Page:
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Work to begin on a bottle-necked, Charlotte-area highway exit. Here’s what we know.

·2 min read

Work is scheduled to begin Monday to eliminate decades-old bottlenecks at a Charlotte-area highway exit.

Interstate 77 Gilead Road Exit 23 in Huntersville is getting the same type of “diverging diamond” interchange that has cleared traffic messes elsewhere in the Carolinas and other states over the past decade, including I-77 Cornelius Exit 28 at Lake Norman.

Traffic flows more smoothly because drivers no longer stack up at lights where the highway exit ramps meet the main road. Drivers on the main road no longer have lights to stop at before heading onto the interstate.

“Is there a negative here?” former Cornelius commissioner Jim Bensman asked a North Carolina Department of Transportation official back in 2010 when the agency revealed its diverging diamond plans for Exit 28, The Charlotte Observer reported at the time.

“We’re all shocked an idea this good could come out of France,” Cornelius commissioner Dave Gilroy quipped before the board voted to approve the plan. “... Safe to say, our feelings (about diverging diamonds) are extremely positive.”’

At the time, only one intersection in the U.S. had a diverging diamond, in Springfield, Missouri.

Diverging diamonds are now everywhere. One opened last Monday, Sept. 13, at the Gold Hill Road and I-77 intersection in Fort Mill, S.C., The (Rock Hill) Herald reported.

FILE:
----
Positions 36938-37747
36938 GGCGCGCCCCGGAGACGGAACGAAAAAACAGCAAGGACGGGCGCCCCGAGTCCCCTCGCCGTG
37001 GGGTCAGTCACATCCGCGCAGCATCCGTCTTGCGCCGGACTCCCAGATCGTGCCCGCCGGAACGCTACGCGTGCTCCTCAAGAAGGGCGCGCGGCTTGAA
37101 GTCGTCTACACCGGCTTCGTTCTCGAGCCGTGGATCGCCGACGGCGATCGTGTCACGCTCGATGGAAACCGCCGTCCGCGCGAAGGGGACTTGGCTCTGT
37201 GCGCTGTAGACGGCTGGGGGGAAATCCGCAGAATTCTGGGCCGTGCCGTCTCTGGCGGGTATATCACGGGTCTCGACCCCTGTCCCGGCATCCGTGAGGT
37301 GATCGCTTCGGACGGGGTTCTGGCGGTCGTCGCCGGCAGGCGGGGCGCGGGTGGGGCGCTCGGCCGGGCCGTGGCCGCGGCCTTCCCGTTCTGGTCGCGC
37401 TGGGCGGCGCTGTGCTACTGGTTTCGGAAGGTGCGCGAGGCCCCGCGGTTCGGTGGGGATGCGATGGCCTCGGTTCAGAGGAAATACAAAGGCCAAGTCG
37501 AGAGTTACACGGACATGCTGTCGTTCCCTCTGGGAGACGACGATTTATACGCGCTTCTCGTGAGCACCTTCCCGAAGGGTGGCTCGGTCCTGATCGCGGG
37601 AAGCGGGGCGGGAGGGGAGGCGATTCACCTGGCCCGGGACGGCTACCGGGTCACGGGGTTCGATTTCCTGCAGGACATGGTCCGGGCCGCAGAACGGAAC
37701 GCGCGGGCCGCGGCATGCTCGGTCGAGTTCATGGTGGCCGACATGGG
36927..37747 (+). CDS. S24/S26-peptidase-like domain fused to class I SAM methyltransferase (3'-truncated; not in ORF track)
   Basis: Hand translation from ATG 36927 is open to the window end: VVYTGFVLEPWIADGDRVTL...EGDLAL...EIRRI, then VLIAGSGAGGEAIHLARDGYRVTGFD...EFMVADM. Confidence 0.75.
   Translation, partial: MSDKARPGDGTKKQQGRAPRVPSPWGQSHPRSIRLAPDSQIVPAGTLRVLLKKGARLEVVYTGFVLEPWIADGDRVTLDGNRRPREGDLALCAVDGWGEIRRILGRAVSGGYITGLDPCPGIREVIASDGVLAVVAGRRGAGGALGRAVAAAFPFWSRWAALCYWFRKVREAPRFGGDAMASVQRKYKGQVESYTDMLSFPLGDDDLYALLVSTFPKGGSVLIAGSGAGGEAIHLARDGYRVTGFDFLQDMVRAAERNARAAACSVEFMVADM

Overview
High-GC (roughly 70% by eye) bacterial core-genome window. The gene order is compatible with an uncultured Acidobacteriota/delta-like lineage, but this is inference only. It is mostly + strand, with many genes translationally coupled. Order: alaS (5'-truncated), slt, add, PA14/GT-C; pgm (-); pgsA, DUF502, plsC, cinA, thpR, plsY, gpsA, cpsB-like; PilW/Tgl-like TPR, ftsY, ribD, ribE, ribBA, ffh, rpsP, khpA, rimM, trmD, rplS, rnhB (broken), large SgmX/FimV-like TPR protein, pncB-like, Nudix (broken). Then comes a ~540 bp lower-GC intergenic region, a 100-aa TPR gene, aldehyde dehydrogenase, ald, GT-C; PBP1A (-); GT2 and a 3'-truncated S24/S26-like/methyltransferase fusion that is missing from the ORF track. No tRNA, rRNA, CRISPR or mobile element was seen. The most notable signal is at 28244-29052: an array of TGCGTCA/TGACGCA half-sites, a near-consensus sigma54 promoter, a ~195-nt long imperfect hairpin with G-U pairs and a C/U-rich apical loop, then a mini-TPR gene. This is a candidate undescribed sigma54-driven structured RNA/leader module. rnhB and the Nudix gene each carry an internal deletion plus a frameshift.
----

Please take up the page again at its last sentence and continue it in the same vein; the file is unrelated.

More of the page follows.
The town of Huntersville on Friday tweeted a picture of an electronic NCDOT sign announcing what town officials said was Monday’s start date on the Exit 23 diverging diamond.

“WE HAVE SEEN THE SIGNS - NOW WE HAVE SOME ANSWERS!” the town tweeted. “According to NCDOT, they will begin construction next week on the interchange of I-77 & Gilead Road for a new bridge which will become a diverging diamond interchange.”

The expected completion date and other project details weren’t available Saturday.

“We will share more information as it becomes available,” the town promised on Twitter.

Diverging diamonds typically take mere months to complete, because the design is configured into the existing road network, but it wasn’t known Saturday if that will the case with Exit 23.

NCDOT revealed plans for the diverging diamond in 2014, according to the NCDOT Exit 23 project page.

At the time, the state intended to complete the interchange by 2018, according to the project page.

The project will improve Gilead Road from Reese Boulevard to U.S. 21, highway officials said on the page.

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